A paid subscription is pretty much essential if you want to do have any kind of worthwhile communication. match follows the whole “the longer you stay, the cheaper it is” policy, but exact prices fluctuate constantly. As of Aug. 2019, here’s what you’re looking at:
Subscriptions may seem pricey, but when you consider that places like eharmony or EliteSingles ask you to pay $40 or $50 each month, match’s prices suddenly don’t look so bad. (This article from Vox explains why it’s worth it to pay for sites instead of opting for freemium apps.) Check back for deals around the holidays (AKA cuffing season) and in January and February, which are the most popular months for dating site sign-ups.
Good for: People ready to commit or who want a lot of options
match’s user base is massive. It’s the place to go if you want a lot of options or if you’re tired of falling for the same type of person. Variety is guaranteed, and it’s fun to see how many people out there are in the same boat as you. It makes you feel less crappy when you know that there are 30 plus million folks out there who are also still single, and it’s just nice to know that if it doesn’t work out with one person, there’s always someone else ready to meet you.
There’s a difference between wanting a long-term, serious, monogamous relationship and wanting to get married ASAP. For those who aren’t looking for a spouse just yet and thus can’t see themselves signing up for eharmony but who are also so over Tinder, match is a good compromise. match boasts the perfect levels of serious and fun, offering a spot for people to express exactly what they’re looking for so that there’s no confusion down the road. Its almost-even split between men and women also makes it a less intimidating environment for everyone involved.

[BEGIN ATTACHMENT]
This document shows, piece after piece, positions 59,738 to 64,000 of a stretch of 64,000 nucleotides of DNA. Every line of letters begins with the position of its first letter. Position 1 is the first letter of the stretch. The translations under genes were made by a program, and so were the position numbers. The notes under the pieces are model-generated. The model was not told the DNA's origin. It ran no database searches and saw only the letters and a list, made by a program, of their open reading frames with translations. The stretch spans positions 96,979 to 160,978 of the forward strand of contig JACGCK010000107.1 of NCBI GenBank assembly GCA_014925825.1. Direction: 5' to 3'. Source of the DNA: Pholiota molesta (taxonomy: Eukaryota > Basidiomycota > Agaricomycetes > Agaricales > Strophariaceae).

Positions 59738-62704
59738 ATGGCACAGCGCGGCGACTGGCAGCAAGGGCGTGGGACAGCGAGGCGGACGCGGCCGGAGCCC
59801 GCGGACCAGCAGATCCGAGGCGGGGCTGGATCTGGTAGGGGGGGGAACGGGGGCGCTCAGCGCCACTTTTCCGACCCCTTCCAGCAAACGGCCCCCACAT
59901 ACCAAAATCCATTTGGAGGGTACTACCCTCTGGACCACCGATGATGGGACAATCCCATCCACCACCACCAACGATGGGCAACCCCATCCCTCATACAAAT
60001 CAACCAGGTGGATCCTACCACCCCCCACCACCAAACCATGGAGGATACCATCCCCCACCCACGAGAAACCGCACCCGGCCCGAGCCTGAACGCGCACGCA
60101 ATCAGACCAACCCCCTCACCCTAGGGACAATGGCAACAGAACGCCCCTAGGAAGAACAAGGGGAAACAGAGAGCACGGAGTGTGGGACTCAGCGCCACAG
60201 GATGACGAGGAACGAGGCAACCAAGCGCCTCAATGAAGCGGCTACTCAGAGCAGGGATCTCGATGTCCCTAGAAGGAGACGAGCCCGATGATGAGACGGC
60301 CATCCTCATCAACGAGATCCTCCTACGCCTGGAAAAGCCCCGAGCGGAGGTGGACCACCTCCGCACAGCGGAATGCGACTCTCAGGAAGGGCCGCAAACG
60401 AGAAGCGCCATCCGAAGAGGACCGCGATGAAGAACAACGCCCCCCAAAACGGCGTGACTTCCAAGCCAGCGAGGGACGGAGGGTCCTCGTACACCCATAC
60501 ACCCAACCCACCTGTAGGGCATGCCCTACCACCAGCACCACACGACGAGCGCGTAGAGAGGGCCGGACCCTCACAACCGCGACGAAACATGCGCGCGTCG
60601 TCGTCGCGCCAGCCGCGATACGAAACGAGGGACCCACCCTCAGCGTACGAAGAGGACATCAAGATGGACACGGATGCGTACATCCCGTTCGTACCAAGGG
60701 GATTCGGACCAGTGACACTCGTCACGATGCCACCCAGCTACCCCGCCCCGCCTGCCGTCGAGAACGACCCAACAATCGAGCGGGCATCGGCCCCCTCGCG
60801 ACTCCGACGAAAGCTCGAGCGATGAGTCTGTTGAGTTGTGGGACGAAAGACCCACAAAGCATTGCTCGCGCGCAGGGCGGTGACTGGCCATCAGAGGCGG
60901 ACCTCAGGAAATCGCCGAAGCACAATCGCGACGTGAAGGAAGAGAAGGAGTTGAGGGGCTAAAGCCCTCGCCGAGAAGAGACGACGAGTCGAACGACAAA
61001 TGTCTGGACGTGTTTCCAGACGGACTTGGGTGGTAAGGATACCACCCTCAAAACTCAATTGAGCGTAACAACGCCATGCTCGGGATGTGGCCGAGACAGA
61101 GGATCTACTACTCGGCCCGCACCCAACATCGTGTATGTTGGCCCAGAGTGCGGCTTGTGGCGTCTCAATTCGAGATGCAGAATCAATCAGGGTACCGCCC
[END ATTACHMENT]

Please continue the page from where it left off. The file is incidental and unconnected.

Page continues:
If you’re someone who appreciates a clean design, you’ll be more than happy here.
We have to give a shoutout to match’s UX designers: The site actually looks nice. If you’re someone who appreciates a clean, minimalistic design, you’ll be more than content here. For those who’ve grown accustomed to design-forward sites and apps, match hits that mark. It has all of the stuff you need, and none of the stuff you don’t. The desktop version is good, but the smartphone app version is even better.
The app will show you your daily matches all at once instead of one at a time, so you’ll have to scroll — but the Discover tab is where the app gets a little jumbled. Everything still looks clean, but it’s basically endless scrolling of the profiles within the distance you’ve set (no compatibility figured in), so this is probably used more like Tinder. Regardless, the app is user friendly and makes it easy to do some swiping or searching on the morning commute or while waiting in line at the store, and makes using a dating app feel cool — not like a desperate old person begging someone to marry them.
Bad for: Impatient people or those who just want to hook up
Nope, sorry. This isn’t the place to find a friends with benefits situation, and you’re going to look pretty strange if you slide into someone’s messages and propose that. Most users will mention what they’re using match for in their bio, and I have yet to see someone say that they’re looking for something casual. No one is going to shell out $30 a month to find a hookup. They can do that for free at the bar.